Can CBD Help With Borderline Personality Disorder?

Individuals with BPD experience wide mood swings and can feel a great sense of instability and insecurity. Some vital signs and symptoms of BPD may include:

    • Periods of anxiety, depressed mood, extreme irritability, or anxiety lasting a few hours to a few days
    • Distorted and unstable self-image, which impacts goals, opinions, moods, values, opinions, goals, and relationships
    • Impulsive behaviors that can lead to dangerous outcomes, such as unsafe sex, excessive spending, reckless driving, or substance abuse
    • Self-harming behavior, including suicidal threats or attempts

In the United States, 75% of those diagnosed with BPD are women. However, recent research suggests that men may be equally affected by BPD but are misdiagnosed with post-traumatic stress disorder (PTSD) or depression (1).

Psychotherapy is usually the first-line treatment for people with BPD, such as dialectical behavior therapy (DBT) and cognitive-behavioral therapy (CBT).

In some cases, however, a psychiatrist may recommend medications to treat specific symptoms, such as mood swings, depression, and other co-occurring mental disorders (2).

Why People Are Turning to CBD for BPD

CBD oil can help make changes in brain chemistry that may help people with BPD gain control over their feelings.

A 2014 study published in the journal Neuroscience has found that inflammatory cytokines contribute to the development of depression in both medically ill and medically healthy individuals (3).

Cytokines are hormones secreted by the immune system and can affect the function of every tissue and organ in the body, including the brain. 

Increased levels of cytokine proteins cause inflammation, which can lead to depression. Meanwhile, researchers have found that CBD can help reduce inflammation.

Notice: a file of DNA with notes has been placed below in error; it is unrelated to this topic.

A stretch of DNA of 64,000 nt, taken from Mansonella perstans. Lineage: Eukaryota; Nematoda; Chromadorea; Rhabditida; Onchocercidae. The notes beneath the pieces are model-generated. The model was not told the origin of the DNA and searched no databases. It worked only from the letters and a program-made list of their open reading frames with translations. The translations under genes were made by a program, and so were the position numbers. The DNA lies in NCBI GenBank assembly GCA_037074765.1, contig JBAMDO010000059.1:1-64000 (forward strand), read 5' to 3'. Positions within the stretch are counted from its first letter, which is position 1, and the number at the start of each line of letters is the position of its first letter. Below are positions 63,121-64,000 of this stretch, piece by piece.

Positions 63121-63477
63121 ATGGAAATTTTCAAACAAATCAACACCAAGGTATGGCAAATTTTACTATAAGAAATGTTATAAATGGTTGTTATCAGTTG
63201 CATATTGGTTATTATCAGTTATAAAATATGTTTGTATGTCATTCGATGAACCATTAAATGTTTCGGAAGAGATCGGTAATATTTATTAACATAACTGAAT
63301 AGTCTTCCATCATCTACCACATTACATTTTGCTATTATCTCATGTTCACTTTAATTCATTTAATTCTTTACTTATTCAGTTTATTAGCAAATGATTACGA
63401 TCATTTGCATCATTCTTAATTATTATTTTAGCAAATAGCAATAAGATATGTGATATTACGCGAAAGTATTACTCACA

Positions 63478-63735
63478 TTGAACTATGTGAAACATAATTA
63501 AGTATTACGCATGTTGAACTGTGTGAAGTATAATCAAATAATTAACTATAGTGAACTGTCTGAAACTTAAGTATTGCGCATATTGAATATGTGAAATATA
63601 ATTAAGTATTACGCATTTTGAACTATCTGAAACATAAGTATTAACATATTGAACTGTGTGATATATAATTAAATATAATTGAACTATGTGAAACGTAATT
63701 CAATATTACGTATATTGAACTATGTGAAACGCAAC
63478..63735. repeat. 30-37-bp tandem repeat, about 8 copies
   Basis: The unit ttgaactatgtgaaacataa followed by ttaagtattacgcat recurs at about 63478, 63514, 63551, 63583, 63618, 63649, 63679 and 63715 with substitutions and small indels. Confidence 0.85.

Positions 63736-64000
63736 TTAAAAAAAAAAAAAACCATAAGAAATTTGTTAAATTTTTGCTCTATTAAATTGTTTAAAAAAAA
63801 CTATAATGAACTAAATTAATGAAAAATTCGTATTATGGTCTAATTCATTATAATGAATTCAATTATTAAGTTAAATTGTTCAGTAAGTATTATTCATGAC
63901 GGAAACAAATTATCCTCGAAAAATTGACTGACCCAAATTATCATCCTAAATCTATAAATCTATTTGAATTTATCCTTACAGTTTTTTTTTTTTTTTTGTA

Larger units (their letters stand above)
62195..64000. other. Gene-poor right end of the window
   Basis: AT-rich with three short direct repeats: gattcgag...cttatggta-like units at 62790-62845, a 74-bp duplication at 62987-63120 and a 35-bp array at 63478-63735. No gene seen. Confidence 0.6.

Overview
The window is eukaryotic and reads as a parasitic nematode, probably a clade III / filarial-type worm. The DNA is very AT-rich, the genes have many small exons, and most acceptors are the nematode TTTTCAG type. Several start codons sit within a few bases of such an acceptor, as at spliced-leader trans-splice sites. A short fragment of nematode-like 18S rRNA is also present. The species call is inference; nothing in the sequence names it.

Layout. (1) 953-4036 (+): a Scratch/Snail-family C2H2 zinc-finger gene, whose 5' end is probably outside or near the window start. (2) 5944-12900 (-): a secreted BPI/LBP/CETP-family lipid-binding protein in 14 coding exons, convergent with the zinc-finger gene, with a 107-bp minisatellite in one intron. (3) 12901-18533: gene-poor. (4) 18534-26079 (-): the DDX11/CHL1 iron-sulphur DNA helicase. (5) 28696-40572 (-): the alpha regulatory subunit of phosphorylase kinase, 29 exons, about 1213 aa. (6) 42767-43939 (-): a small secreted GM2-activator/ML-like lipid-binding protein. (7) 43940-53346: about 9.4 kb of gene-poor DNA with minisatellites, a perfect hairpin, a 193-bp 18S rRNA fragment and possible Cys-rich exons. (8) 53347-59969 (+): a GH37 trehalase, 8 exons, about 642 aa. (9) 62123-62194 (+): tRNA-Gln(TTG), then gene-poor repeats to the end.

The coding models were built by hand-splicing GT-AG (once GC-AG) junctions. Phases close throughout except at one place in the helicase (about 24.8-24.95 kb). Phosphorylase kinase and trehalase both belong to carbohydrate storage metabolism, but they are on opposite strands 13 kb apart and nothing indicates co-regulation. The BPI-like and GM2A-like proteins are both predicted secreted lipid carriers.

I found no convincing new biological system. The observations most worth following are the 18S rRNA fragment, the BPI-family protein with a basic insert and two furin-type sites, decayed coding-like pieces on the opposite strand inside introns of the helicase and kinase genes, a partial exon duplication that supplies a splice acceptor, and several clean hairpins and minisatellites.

A study showed the mechanism by which CBD inhibits inflammatory and neuropathic pain (4).  

CBD’s potent anti-inflammatory properties were also demonstrated in a 2018 study published in the Journal of Pharmacology and Experimental Therapeutics (5).

CBD products made with hemp-derived extract can also be beneficial to people struggling with BPD.

Full-spectrum CBD oil derived from hemp contains Omega-3 fatty acids, which could have an anti-inflammatory effect on the brain and help cognitive function. 

A study in the journal Lipids in Health and Disease demonstrated that omega-3 fatty acids could be a useful agent for treating depression (6).

Studies indicate that many psychiatric disorders, including BPD, correlate with a deficiency in Omega-3 fatty acids in the body (7) 

Research on Omega-3 fatty acid supplementation noted that it can be an effective treatment method for both children and adults with BPD (8).

How CBD Works to Help With BPD

The therapeutic effects of cannabinoids, such as CBD, are realized by their interaction with the body’s endocannabinoid system (ECS) and its specialized cannabinoid receptors. 

The 5-HT1A serotonin receptors are among the endocannabinoid receptors that CBD activates. Serotonin, the happy chemical, is a neurotransmitter that contributes to feelings of well-being.